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The Summary Administration Probate Process in Florida

If an individual dies owning assets in his or her name alone (“probatable assets”), a probate court proceeding must often take place to determine who is to receive the assets and how the assets will be distributed. This is true even if the deceased left a Last Will & Testament. The Will is given effect through the probate court proceedings. Some assets that have a payable on-death beneficiary or are held jointly avoid probate completely and are considered “non-probate” assets.

Probate means “prove.” One must prove to the probate court that the Will is valid (if there is a Will), that the heirs are properly identified, and that all creditors who are required to be paid have been paid. Only after the required “proofs” are made can an heir receive his or her inheritance. 

How To Qualify for Summary Administration in Florida

A common type of probate procedure in Florida is called Summary Administration. This type of probate is often less expensive and time-consuming than a Formal Administration, and it is an option only in two situations:

  1. When the probatable assets are valued at less than $75,000.00, not including exempt assets. Homestead property (i.e., your primary residence) is considered an exempt asset so it is not part of the $75,000 valuation threshold; 


  1. If the deceased has passed away more than two years ago (in which case, most creditor claims are barred).

Gathering the Necessary Information for a Summary Administration

For a Summary Administration proceeding, the following documents are required:

  • Original or certified copy of the death certificate;
  • The original Last Will & Testament (if the deceased left one); and
  • Proof of the paid funeral bill (if the deceased passed away less than two years ago).

The attorney handling the probate estate must also provide the following information to the probate court:

  • Names and addresses of all beneficiaries of the estate.
  • If any such person is under the age of 18, state the name of that child’s parents or guardian.
  • A legal description and street address of any real estate owned solely by the decedent.
  • Information relating to whether an estate tax return needs to be filed.
  • A detailed description of bank accounts in the decedent’s name alone including the name of the bank, the account number and type (i.e. CD, money market, checking), and the approximate balance in the accounts.
  • A detailed description of securities (stocks, bonds, mutual funds, and partnerships) owned by the decedent alone, including the name of the company (and addresses if mutual funds or partnership), the Certificate Number, the number of shares, and their approximate value.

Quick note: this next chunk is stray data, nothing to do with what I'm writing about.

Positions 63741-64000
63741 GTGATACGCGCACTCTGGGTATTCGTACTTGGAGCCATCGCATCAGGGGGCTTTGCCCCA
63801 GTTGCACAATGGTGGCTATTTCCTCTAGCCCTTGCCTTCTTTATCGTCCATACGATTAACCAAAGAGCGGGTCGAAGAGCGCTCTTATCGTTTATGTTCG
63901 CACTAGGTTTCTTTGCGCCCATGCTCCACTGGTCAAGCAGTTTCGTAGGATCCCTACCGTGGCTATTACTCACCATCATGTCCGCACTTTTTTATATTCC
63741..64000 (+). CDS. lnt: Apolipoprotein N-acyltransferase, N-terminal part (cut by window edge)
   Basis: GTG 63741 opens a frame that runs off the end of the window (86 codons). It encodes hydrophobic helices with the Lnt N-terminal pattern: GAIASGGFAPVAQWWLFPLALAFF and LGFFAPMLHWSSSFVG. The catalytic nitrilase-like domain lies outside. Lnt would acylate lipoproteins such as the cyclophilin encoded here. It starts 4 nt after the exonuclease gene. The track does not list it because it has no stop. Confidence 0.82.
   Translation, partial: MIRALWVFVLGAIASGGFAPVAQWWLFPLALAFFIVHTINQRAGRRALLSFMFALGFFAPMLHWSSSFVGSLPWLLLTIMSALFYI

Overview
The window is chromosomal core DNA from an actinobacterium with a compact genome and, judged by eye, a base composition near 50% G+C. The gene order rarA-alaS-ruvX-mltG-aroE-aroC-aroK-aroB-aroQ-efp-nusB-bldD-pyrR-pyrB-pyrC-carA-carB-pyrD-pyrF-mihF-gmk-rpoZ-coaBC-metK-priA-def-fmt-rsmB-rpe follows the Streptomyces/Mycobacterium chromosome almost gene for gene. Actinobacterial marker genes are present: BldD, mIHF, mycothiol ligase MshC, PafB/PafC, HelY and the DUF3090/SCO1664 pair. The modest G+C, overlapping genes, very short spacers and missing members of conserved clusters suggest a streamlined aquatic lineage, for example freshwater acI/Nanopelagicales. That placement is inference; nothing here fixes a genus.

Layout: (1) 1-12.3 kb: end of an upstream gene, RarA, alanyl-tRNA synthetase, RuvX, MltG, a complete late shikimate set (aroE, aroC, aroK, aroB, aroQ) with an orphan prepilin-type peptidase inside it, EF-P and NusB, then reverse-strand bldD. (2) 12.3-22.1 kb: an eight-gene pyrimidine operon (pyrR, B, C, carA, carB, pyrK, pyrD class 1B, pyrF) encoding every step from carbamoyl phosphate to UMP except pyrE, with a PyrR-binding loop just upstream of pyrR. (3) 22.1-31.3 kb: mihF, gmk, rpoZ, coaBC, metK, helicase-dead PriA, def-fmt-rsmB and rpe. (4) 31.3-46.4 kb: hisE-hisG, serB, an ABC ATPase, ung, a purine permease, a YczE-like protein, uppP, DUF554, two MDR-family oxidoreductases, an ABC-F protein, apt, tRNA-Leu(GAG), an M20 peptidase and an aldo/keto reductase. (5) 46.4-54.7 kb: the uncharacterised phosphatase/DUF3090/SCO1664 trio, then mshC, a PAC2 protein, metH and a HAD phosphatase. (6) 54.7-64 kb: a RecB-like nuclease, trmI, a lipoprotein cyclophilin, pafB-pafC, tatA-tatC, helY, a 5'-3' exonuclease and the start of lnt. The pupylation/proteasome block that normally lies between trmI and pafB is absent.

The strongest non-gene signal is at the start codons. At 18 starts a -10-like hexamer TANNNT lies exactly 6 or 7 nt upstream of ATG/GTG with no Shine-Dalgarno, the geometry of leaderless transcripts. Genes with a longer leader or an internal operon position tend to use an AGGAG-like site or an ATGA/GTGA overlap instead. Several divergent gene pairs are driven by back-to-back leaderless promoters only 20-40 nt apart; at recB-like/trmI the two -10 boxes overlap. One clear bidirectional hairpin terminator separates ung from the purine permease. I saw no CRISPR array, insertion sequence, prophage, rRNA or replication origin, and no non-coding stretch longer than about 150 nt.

Drafting and Filing Documents With the Probate Court

Once the probate attorney receives the above-referenced information and any other details needed to open the probate estate, he or she will prepare the Petition for Summary Administration and obtain the necessary signatures to file the petition. The attorney will also prepare several other legal documents, including the following:

  • An Affidavit of Heirs (if there is no Will). This affidavit provides detailed information about the heirs of the deceased.
  • A Petition for Homestead Determination (if homestead property is part of the estate).
  • An Affidavit of No Estate Tax due (if there is in fact no estate taxes).
  • A Notice to Creditors (if required for the estate). The creditor notification period is for 90 days.
  • Proposed orders for the judge to sign which describe the assets and how assets are to be apportioned amongst heirs and creditors.

The probate attorney’s role also includes filing the relevant petitions and affidavits with the probate court, as well as the death certificate, Will, proof of creditor payments, paid funeral bill, and other required documentation. So long as all the required information and documentation is provided to the probate court, the judge will then grant the order of summary administration (and order for homestead determination if applicable) so that the assets of the estate can be distributed to the heirs and the estate can be closed out.

The attorney will also obtain certified copies of the probate court orders. The certified copies of the orders are recorded with the county recorder’s office so that the name of the heirs will now show as the owners of record. Certified copies of the order of summary administration are also provided to asset holders such as banks, mutual fund companies, etc.

How Long Does a Summary Administration Take?

Most summary administrations can be completed within one to three months. This time period may sometimes be longer if there are a lot of assets or heirs involved, if there are creditor claims to be resolved, or if the 90-day creditor publication period is required. 

How Farshchian Law Can Help

Since probate law can be complex, it is vital to secure the services of a qualified probate attorney. We work hard to ensure that all legal requirements are met and that and assets are distributed to heirs as quickly and efficiently as possible. For a free consultation on the summary administration or formal administration process, please call us at (800) 604-1871 or email us at We provide probate, estate planning, and real estate legal services throughout the State of Florida.